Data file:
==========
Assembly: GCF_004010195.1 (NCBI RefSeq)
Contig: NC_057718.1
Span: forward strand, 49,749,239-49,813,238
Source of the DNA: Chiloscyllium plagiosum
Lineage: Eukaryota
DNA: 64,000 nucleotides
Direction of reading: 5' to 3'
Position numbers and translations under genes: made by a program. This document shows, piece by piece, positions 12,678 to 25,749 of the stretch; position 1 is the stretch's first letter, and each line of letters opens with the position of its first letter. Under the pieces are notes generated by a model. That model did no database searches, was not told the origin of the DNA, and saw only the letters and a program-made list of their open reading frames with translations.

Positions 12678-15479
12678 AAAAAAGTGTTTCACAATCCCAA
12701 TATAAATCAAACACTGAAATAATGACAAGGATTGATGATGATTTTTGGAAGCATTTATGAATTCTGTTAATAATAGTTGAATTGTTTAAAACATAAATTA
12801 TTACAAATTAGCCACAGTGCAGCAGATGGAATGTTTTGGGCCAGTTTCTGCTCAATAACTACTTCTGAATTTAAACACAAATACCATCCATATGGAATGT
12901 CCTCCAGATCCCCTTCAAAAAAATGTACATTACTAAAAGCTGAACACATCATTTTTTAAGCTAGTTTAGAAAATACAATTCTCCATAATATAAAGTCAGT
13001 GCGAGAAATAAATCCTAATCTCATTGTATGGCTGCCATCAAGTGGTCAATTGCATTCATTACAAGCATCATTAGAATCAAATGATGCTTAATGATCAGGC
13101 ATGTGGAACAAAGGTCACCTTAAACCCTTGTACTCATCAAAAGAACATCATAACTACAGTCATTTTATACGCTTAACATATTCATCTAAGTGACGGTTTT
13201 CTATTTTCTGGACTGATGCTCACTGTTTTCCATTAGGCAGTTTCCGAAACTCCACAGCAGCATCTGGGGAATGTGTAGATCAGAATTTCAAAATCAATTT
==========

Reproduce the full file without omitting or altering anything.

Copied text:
Assembly: GCF_004010195.1 (NCBI RefSeq)
Contig: NC_057718.1
Span: forward strand, 49,749,239-49,813,238
Source of the DNA: Chiloscyllium plagiosum
Lineage: Eukaryota
DNA: 64,000 nucleotides
Direction of reading: 5' to 3'
Position numbers and translations under genes: made by a program. This document shows, piece by piece, positions 12,678 to 25,749 of the stretch; position 1 is the stretch's first letter, and each line of letters opens with the position of its first letter. Under the pieces are notes generated by a model. That model did no database searches, was not told the origin of the DNA, and saw only the letters and a program-made list of their open reading frames with translations.

Positions 12678-15479
12678 AAAAAAGTGTTTCACAATCCCAA
12701 TATAAATCAAACACTGAAATAATGACAAGGATTGATGATGATTTTTGGAAGCATTTATGAATTCTGTTAATAATAGTTGAATTGTTTAAAACATAAATTA
12801 TTACAAATTAGCCACAGTGCAGCAGATGGAATGTTTTGGGCCAGTTTCTGCTCAATAACTACTTCTGAATTTAAACACAAATACCATCCATATGGAATGT
12901 CCTCCAGATCCCCTTCAAAAAAATGTACATTACTAAAAGCTGAACACATCATTTTTTAAGCTAGTTTAGAAAATACAATTCTCCATAATATAAAGTCAGT
13001 GCGAGAAATAAATCCTAATCTCATTGTATGGCTGCCATCAAGTGGTCAATTGCATTCATTACAAGCATCATTAGAATCAAATGATGCTTAATGATCAGGC
13101 ATGTGGAACAAAGGTCACCTTAAACCCTTGTACTCATCAAAAGAACATCATAACTACAGTCATTTTATACGCTTAACATATTCATCTAAGTGACGGTTTT
13201 CTATTTTCTGGACTGATGCTCACTGTTTTCCATTAGGCAGTTTCCGAAACTCCACAGCAGCATCTGGGGAATGTGTAGATCAGAATTTCAAAATCAATTT